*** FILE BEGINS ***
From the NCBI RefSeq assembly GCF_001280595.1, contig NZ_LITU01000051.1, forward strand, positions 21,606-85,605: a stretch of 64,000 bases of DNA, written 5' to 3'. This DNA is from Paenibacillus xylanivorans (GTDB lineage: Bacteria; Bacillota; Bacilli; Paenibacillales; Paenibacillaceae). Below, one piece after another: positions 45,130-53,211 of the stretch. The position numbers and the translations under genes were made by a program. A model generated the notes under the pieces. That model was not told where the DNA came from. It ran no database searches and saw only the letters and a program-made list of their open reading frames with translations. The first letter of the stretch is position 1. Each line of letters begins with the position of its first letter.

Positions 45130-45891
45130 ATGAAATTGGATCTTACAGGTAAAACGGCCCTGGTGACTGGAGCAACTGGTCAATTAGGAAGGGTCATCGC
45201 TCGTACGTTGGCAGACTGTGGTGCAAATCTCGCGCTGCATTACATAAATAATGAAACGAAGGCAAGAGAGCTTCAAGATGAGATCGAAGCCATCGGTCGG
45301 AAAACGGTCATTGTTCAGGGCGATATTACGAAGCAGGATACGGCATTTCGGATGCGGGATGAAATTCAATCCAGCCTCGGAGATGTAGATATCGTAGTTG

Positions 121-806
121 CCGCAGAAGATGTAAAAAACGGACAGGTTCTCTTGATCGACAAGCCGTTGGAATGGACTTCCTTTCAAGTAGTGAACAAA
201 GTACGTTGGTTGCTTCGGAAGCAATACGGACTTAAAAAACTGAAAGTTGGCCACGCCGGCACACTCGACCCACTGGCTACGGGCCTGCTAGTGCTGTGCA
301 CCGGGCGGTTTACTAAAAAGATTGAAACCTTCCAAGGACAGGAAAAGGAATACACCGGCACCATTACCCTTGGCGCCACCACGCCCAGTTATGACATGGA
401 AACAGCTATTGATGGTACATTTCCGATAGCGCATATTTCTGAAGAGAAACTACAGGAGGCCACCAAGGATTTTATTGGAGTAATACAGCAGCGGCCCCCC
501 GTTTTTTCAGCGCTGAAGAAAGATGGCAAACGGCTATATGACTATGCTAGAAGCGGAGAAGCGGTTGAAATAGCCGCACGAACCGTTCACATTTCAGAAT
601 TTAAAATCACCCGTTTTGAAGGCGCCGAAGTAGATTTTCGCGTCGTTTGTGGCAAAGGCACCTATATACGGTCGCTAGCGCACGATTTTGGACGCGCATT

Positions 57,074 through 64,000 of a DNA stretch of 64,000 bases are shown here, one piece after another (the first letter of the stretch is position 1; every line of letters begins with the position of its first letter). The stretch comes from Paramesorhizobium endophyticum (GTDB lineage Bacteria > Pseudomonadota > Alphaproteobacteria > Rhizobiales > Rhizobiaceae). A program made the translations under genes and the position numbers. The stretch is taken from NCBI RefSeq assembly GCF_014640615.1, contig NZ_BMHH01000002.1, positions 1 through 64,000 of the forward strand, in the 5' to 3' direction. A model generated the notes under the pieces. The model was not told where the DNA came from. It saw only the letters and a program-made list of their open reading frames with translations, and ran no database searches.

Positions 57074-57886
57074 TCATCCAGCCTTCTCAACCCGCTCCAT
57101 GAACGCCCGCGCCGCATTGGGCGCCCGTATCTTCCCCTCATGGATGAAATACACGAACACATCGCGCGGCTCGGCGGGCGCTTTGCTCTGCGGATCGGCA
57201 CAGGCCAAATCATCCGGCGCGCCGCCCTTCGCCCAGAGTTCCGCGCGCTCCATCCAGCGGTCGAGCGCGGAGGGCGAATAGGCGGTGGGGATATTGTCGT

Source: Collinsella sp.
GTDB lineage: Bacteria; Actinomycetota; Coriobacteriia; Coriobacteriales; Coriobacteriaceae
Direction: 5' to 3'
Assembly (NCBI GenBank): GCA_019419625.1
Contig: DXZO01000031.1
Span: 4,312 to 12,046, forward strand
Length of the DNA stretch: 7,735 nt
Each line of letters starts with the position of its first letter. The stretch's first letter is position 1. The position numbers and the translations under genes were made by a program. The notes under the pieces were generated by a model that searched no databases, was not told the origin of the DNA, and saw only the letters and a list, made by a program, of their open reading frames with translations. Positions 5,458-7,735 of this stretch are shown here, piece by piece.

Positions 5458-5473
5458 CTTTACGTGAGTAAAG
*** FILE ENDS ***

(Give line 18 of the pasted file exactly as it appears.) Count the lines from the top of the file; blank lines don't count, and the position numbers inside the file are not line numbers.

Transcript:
Source: Collinsella sp.